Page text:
In this article Barnard comments on the latest development in the ongoing battle between the City of Johannesburg and Property Developers in respect of the requirement to pay a developmental levy to obtain approval for property developments.

In October 2021, the Johannesburg City Council approved a policy imposing a levy on all new developments to aid in funding the increased infrastructure demands brought about by such developments. At the time, the City justified the policy by stating that property developers need to contribute to the advancement and development of Johannesburg’s infrastructure to accommodate the proposed developments and to fund bulk infrastructure as well as economic growth.

In enforcing the developmental levy, the City says that it will withhold necessary approvals until the levy is paid. The City intends to implement the policy during the 2022/2023 financial year and developers who do not pay the levy will not be granted developmental approval and will not be issued with the necessary clearance certificates.

The South African Property Owners Association (SAPOA), which represent many property investors and stakeholders nationwide, had already stated in January 2022 that the policy is self-contradictory in that the stated purpose of the policy is to stimulate and advance development in Johannesburg, but, in SAPOA’s opinion it would in fact lead to increased developmental costs when implemented. SAPOA also said that the developmental levy would leave the door open for the City to utilise the levy for any infrastructure requirements, not necessarily in regards to the intended development, and may lead to developers paying double for the City’s infrastructure.

SAPOA warned that the developmental levy would chase away investors and advised its members to reconsider investing in Johannesburg. Consequently, SAPOA has launched a High Court application against the City of Joburg interdicting it from applying the 2021 Development Contributions Policy (DCP).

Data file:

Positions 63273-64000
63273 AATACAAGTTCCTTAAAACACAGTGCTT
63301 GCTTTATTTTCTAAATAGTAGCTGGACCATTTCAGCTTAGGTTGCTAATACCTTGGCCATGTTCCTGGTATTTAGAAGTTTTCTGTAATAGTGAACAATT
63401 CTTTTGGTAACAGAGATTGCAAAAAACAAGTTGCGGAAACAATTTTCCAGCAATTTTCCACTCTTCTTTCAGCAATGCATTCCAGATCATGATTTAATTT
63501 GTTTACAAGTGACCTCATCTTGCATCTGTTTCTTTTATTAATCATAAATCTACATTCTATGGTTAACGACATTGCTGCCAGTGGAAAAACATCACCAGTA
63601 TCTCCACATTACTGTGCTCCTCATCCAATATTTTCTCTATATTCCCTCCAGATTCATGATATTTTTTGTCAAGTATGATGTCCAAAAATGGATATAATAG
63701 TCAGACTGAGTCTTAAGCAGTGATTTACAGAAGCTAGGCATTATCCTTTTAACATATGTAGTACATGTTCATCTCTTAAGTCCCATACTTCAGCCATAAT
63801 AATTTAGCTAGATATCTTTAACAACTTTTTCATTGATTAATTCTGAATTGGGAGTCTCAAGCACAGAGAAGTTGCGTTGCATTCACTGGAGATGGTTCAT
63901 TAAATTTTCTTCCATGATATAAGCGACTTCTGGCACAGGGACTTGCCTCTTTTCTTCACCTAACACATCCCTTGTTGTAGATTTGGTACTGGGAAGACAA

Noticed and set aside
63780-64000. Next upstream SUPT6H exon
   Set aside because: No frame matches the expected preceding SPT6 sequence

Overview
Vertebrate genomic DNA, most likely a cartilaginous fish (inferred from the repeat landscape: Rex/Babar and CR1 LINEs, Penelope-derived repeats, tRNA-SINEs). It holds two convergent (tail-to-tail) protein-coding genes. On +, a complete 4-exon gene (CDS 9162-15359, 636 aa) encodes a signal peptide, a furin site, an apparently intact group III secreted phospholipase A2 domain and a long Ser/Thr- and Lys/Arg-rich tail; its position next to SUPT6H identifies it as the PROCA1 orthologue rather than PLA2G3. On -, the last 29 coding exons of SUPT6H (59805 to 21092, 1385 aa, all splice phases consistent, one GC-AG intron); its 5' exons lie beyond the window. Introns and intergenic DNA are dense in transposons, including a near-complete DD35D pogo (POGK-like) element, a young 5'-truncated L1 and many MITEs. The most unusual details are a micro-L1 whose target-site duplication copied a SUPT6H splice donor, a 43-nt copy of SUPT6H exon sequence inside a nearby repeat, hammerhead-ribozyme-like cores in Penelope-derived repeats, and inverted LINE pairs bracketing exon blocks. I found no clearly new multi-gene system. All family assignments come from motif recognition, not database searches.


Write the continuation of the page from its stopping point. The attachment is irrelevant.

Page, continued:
In terms of the Spatial Planning and Land Use Development Act (SPLUMA), a Municipality is responsible for the provision of external engineering services and Property Developers may, in agreement with the Municipality, set-off the fair and reasonable costs in undertaking external engineering services themselves from developmental charges.

SPLUMA also provides that the Municipal Planning Tribunal, who considers applications for property development, may impose any reasonable condition related to the provision of external engineering services and payment of any development charges in respect of a specific development.

In terms of section 46 of the City’s Municipal Planning By-Law, which echoes the above provisions of SPLUMA, the City may levy an external engineering contribution from developers in respect of a specific development, should it be required.

However, in terms of Section 47 should the City levy a contribution for external engineering services, the City must provide the applicant with supporting documentation on the manner the contribution was calculated and any conditions it might be subject to together with supporting documentation.

The City’s By-Law further makes provision for a refund in circumstances where the property developer’s costs of installing external engineering services exceeds the contribution levied by the City.

In the past, such a contribution was only imposed when and if required in the specific proposed development and only if external engineering services was found to be necessary.

The aforementioned confirms the underlying principle that the City shall only levy a contribution for external engineering services, should it be found that the City’s infrastructure is not suited to handle the proposed development.

It would seem that the Johannesburg is now seeking to enforce its proposed developmental levy on all developments without regard to the specific development or whether it is necessary in respect of the specific development.

As it appears, current legislation does not permit the City of Johannesburg to impose an umbrella developmental levy on all developments. Due regard must be given to the specific development and whether it is strictly necessary to impose a contribution or not. Imposing a catch-all development levy on all developments would be arbitrary and not in line with the City’s own By-laws.

The legal action by SAPOA on behalf of Property Developers will provide clarity on whether any South African city or town may lawfully impose a developmental levy where the proposed development would have no effect on the external engineering services, how Johannesburg may utilise such levy and finally whether the City may enforce such developmental levy by withholding approval of a development.

Article by Wilco Du Toit
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